Last week was a great week for stocks around the globe.
But it was also a bad week for commodities with crude oil under renewed pressure and copper making a fresh six-year low.
It was a great week for the US dollar, which battered the euro and sterling into submission by week’s end.
But it was a good week for the Australian dollar which broke out of both a one month and then 15 month down trend.
Traders appear to be comfortable with the Fed’s now well telegraphed liftoff in mid-December when markets expect it will raise rates for the first time since 2006. But equally many are still warning that this might derail stocks, emerging, junk bond and other markets.
It’s a tough trading environment with good news one day and bad news the next. That’s the message Nick Savone, a managing director in Morgan Stanley’s New York equity division, highlighted in a note over the weekend.
Savone, who has just finished a round of Morgan Stanley investor conferences and client visits in Asia, Europe and the US, recently neatly summed up the current fractious trading environment.
“Normal” doesn’t seem to be “normal” anymore. Markets and investors seem to be trying to adjust as well, some days bad is good and some days good is good and more recently each day has part of a seemingly random and captivating walk of confusion, perhaps no better epitomized by the nickname dovishly hawkish for the Fed.
While many were focused on the numerous MS flagship conferences being held around the globe this week, markets quietly moved higher amid sporadic and “irregular” action across asset classes, especially commodities and equities. While downward pressures on commodities, ranging from copper to oil, drove prices towards their August lows, while equities globally seemed to have decoupled as they marched higher despite facing an almost nearly consensus Fed lift-off in December.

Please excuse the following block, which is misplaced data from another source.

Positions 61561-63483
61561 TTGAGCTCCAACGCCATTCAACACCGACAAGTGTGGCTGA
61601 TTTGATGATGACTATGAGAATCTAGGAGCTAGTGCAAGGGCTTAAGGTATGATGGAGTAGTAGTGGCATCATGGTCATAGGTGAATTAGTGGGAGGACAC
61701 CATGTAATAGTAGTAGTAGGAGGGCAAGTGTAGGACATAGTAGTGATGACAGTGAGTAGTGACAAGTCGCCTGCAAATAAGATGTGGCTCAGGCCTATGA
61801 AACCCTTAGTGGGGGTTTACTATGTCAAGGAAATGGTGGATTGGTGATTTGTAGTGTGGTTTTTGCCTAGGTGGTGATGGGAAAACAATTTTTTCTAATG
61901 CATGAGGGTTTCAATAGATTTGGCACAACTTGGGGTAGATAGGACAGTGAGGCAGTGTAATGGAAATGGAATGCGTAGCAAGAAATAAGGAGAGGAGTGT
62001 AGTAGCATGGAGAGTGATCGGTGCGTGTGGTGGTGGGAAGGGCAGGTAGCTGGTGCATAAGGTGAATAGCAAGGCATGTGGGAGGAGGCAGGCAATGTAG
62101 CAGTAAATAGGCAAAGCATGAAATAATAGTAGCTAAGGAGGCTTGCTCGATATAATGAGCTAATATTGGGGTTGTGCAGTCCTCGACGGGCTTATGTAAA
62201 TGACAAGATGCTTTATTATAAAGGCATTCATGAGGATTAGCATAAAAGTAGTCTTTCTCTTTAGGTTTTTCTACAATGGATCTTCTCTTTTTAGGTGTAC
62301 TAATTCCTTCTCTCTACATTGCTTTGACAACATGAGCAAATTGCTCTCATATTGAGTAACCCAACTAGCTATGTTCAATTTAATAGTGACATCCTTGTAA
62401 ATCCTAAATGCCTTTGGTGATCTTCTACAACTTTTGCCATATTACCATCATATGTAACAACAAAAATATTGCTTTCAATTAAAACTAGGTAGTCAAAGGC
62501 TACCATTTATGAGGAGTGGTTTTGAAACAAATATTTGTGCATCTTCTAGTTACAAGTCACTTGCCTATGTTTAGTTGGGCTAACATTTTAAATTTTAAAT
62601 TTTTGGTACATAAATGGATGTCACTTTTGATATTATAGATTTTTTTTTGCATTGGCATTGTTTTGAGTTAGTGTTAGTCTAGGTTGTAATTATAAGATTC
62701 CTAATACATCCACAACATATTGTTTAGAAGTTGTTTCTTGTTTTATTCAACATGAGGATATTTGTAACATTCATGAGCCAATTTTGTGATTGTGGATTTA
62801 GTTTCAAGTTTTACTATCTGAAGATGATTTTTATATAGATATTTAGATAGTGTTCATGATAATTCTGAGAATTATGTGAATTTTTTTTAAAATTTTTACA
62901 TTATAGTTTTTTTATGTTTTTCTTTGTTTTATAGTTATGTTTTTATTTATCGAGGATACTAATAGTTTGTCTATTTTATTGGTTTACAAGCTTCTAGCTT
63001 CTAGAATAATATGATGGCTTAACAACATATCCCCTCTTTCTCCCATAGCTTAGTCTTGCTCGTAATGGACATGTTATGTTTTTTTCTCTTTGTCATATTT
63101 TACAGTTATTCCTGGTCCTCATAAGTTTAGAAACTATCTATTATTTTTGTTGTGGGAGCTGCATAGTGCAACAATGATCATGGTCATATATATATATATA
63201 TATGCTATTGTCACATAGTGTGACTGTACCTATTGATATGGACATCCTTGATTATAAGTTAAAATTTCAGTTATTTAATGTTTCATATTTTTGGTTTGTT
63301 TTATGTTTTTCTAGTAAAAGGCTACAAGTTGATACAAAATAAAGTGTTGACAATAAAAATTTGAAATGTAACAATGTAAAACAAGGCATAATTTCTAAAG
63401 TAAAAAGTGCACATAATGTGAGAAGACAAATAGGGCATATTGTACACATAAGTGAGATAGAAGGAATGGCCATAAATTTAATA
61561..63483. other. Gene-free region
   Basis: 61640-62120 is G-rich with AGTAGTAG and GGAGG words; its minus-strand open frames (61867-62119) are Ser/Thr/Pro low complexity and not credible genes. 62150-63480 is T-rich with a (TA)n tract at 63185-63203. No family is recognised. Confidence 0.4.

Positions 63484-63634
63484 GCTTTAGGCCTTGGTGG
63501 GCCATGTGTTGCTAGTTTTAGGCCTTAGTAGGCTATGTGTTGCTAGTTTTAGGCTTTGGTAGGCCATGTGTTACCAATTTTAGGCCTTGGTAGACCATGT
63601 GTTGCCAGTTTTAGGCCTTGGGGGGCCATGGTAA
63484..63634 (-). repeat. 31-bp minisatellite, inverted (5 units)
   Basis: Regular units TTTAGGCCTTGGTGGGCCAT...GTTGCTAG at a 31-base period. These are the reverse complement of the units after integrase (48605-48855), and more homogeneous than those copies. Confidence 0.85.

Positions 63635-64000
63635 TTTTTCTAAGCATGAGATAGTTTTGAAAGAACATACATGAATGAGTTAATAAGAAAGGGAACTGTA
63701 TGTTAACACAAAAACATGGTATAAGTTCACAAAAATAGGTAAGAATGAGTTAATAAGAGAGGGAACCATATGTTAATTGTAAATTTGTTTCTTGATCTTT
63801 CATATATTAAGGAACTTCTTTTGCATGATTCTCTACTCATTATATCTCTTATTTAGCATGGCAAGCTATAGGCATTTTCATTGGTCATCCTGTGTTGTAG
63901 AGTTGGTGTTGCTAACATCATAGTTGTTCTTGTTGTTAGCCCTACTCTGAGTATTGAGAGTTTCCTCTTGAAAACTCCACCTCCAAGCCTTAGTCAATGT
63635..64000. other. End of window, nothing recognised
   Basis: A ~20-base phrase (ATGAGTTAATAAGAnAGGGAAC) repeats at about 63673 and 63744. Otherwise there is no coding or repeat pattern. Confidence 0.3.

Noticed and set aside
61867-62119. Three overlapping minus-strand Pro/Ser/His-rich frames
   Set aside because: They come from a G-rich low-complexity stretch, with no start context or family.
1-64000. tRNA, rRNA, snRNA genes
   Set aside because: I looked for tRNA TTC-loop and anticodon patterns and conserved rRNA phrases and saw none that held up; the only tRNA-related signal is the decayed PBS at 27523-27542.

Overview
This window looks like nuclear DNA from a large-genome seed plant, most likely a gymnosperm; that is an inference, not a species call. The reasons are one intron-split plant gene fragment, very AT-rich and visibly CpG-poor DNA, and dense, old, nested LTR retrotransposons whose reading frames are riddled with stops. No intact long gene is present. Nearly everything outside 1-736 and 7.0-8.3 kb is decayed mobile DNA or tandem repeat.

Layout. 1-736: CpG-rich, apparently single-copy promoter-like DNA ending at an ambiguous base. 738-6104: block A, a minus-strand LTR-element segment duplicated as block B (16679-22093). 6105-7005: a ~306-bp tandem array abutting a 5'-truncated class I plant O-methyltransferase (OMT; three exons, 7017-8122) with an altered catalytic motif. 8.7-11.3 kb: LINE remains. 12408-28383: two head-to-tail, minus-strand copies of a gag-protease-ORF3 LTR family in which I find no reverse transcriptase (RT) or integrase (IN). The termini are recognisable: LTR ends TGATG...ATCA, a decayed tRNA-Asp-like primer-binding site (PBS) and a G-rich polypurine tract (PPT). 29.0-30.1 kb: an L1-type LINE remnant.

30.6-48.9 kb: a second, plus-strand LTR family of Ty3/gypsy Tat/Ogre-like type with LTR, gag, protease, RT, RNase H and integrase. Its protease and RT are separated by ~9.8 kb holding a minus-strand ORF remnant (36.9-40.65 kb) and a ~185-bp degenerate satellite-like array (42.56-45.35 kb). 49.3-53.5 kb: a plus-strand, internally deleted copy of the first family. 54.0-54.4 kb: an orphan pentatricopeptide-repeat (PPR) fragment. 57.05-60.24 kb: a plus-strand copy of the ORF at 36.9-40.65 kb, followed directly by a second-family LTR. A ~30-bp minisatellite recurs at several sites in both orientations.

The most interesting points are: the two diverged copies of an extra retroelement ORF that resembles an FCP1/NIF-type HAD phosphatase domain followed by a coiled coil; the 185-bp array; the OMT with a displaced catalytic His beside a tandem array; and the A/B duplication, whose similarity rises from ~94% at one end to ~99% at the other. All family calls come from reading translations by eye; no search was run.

As markets have repeatedly shown us, there are no easy answers; perhaps this is a sign of trouble for equities or maybe a signal that commodities on are the verge of a sharp rebound, or this could simply be the result of a reduced proportion of commodity-sensitive equities within the major indices, which would suggest this decoupling could be sustained. Then again, as liquidity erodes into year-end separating signal from noise may ultimately prove to be an exercise in futility. As we all know, when one door closes another opens. Therefore, with the discussion around lift-off now ostensibly closed, perhaps understanding the implications that a reduced supply of volatility combined with a decline in liquidity will have on markets is the next great debate.
If normal isn’t normal, if markets, stocks, commodities, bonds and currencies are decoupling, and if traders and investors can’t separate the signal from the noise it looks like the last five weeks of 2015 might be just as volatile as the rest of the year.
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